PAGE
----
When it came time to expand his specialty ammunition business, owner David Stark thought Wyoming would make the perfect place. He’d already outgrown the barn behind his house on his New Hampshire property and didn’t want to have to move twice.
The Cowboy State, with its low taxes and business-friendly environment, also has some of the most lenient firearms laws and a governor who actively supports Second Amendment rights while other states are doubling down on regulations.
In March, Stark moved Discreet Ballistics to Sundance, where he has already begun manufacturing and selling his niche subsonic ammunition.
Less than a month after making the move to Wyoming with his wife, young son and shop manager, Stark said he feels like he’s died and gone to heaven.
“We’re really excited to be here,” he said recently as he paced through the cavernous steel building in Sundance. Apart from the beauty of the Black Hills, he’s also amped about his new community. Over the weekend, he and his family attended a fundraiser for a local family who lost their home in a grassfire. Half the town must have been there, he said. He’d never experienced a community quite like this one, he said, and they already feel at home.
Discreet Ballistics, which Stark launched in 2016, specializes in two types of subsonic loads for hunting, self-defense or practice shooting in offered calibers. He created and patented the design for the hunting projectiles in collaboration with a South African bullet designer. Stark plans to eventually bring the hunting projectile manufacturing to his Sundance facility.
Like other ammunition and firearm manufacturers and stores, he estimates they are backordered approximately 12 weeks at this point in the wake of supply shortages and lots of panic buying.
His ammunition fills a distinct niche, Stark clarified, explaining the physics and purpose behind subsonic ammunition that, in a nutshell, is a lower velocity, and therefore quieter, ammunition than the more popular, supersonic ammunition.
Subsonic projectiles work in tandem with silencers to travel below the speed of sound to eliminate the sonic crack for a sound within safe hearing range.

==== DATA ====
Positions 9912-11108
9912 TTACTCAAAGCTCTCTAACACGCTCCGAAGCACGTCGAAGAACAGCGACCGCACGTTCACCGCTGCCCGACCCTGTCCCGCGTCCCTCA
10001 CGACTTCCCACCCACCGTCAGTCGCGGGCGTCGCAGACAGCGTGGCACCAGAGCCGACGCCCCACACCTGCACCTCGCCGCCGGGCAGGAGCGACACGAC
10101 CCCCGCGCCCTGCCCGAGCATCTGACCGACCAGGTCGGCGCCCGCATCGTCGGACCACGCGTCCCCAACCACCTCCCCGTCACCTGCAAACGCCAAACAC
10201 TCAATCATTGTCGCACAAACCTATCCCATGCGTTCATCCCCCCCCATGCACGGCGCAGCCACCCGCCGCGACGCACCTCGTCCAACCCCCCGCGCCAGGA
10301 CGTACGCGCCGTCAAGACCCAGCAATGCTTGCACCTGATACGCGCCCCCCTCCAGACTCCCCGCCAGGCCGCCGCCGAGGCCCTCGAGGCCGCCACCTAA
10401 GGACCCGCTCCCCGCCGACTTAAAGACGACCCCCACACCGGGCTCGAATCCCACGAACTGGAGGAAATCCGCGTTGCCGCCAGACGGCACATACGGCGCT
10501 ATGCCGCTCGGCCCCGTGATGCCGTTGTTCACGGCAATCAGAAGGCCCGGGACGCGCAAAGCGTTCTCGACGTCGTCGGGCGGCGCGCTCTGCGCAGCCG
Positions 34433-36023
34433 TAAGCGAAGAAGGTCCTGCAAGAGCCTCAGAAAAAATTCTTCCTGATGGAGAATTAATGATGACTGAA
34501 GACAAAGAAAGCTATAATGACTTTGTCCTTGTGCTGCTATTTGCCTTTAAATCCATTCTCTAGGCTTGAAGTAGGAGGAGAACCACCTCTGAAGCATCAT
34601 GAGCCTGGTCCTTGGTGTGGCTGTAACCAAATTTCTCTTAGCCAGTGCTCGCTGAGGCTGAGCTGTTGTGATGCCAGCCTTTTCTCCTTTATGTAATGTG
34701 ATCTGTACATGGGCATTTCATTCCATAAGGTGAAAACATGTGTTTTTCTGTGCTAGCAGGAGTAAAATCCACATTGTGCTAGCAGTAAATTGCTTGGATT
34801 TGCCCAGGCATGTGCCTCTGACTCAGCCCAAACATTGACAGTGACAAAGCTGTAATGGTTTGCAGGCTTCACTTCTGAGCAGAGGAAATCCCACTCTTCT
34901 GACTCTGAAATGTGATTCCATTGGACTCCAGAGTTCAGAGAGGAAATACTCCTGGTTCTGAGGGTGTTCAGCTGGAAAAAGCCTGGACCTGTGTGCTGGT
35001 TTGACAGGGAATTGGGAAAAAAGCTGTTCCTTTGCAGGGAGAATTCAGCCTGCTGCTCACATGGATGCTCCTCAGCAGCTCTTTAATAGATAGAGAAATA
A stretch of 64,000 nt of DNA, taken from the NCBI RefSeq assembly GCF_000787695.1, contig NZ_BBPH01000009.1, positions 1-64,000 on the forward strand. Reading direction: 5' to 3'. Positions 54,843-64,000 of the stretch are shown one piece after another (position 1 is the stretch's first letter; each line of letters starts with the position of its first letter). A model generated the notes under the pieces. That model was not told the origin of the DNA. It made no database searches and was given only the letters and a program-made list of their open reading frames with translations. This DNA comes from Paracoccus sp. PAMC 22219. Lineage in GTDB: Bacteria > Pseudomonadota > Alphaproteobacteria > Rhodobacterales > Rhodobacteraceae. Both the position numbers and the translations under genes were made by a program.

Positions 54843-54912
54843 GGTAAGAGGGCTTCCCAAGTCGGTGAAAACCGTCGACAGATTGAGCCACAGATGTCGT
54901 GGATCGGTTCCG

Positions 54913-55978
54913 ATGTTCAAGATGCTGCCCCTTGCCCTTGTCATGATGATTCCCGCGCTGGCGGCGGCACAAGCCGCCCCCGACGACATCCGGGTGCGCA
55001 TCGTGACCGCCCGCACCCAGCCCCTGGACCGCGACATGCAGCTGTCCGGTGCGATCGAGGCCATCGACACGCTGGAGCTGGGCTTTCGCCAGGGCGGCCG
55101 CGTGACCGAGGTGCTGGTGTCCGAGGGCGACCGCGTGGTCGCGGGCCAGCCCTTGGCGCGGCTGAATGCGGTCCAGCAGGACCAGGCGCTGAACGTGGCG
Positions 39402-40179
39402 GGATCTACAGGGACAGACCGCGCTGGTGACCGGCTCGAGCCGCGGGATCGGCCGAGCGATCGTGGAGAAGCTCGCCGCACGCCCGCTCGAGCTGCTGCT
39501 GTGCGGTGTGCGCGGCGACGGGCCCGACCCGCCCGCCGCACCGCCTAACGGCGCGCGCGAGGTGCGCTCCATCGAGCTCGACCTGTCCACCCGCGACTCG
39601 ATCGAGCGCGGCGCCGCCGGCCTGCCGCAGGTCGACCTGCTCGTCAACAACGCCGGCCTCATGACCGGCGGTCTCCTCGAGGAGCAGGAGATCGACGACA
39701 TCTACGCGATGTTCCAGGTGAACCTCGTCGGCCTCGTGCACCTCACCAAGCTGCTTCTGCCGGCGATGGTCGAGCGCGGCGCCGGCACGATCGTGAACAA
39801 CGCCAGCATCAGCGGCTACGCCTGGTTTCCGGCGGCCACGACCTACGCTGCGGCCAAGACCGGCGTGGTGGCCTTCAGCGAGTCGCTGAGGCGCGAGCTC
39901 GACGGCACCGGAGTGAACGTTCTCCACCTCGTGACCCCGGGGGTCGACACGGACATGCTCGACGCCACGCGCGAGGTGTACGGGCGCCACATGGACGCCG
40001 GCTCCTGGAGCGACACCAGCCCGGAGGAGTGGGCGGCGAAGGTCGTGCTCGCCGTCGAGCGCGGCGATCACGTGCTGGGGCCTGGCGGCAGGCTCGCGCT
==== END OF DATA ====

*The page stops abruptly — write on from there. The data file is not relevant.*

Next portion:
It’s popular for hunters – particularly for rooting out predators and deer hunting – and those who do target shooting, he said, because it’s quieter, with lower recoil that nonetheless can pack a lethal punch on its target.
Given the specialty of his patented projectiles, Stark felt the need to debunk the myths about silencers in general.
Silencers are one of the more misunderstood components of the firearm world, he said.
“A lot of people think they are illegal or not ethical,” he said, “but that’s not true. Silencers are hearing protection and are starting to get really popular for this reason.”
In fact, despite misconceptions, silencers have never been illegal. Invented by Hiram P. Maxim in 1908, they originally sold for $5 a piece. Given their stealthy nature, silencers started to get a bad rap in the 1930s due to their association with gangsters like Al Capone and Bonnie and Clyde. They were also a hit with poachers, who, during the Depression years, found them effective for subtly snatching game from the estates of wealthy landowners, Stark said.
The negative consequences prompted Congress to enact the National Firearms Act in 1934, which imposed restrictions on the use of silencers and other notorious gangster firearms favorites like short-barrel shotguns and machine guns.
“Many federal regulators wanted a handgun ban at the same time, but soon realized that would not be popular with the public, so silencers regulation was an easy shoe-in,” he said.
Under the new laws, a person could still purchase a silencer after paying a $200 tax, which would amount to about $3,000 today, according to Silencer Central, and also had to undergo a more extensive background check.
Despite the barriers, the popularity of silencers continues to grow. Today, the $200 tax isn’t too prohibitive to curb the component's popularity, particularly with hunters and new gun owners interested in target shooting.
It was shooting at tin cans, in fact, that got the 36-year-old Massachusetts native interested in guns in the first place, Stark said.
As a kid, his MIT-educated dad set him up with a couple targets in the driveway, and it took off from there until he eventually turned it into a career. His own hearing loss from shooting so many rounds over the course of his life compelled him to look into subsonic projectiles that were both quiet and effective upon impact.
He spent the first two years on research and design, prompting him to reach out on a whim to the premier South African bullet designer that pioneered machining solid copper bullets. That first conversation went well, Stark said, and a couple weeks later, they were designing a new projectile.
“They were a hit,” Stark said. “People were so surprised how lethal the bullets could be when they were going so slowly.”
The common perception, he noted, was that projectiles need velocity for lethality.
Now, he plans to focus on manufacturing his solid copper and traditional core projectiles at his new facility in Wyoming.
They are definitely a specialized, niche market, he noted, but one that is rapidly growing.
“We don’t have a huge Chinese food menu of different calibers,” he said, “but we can accommodate the customer’s manufacturer and barrel length.”
Discreet Ballistics has just received its federal firearm license to operate in Wyoming, and has resumed manufacturing and shipping.
He’d also like to add a shooting range where people can try out a silencer and subsonic ammunition, which Stark said has been eye-opening for even the most seasoned shooters.
“I had an older man who had been shooting his whole life just start giggling,” Stark said. “It’s like shooting a pellet gun.”
For more information, visit Discreet Ballistics at https://discreetballistics.com/.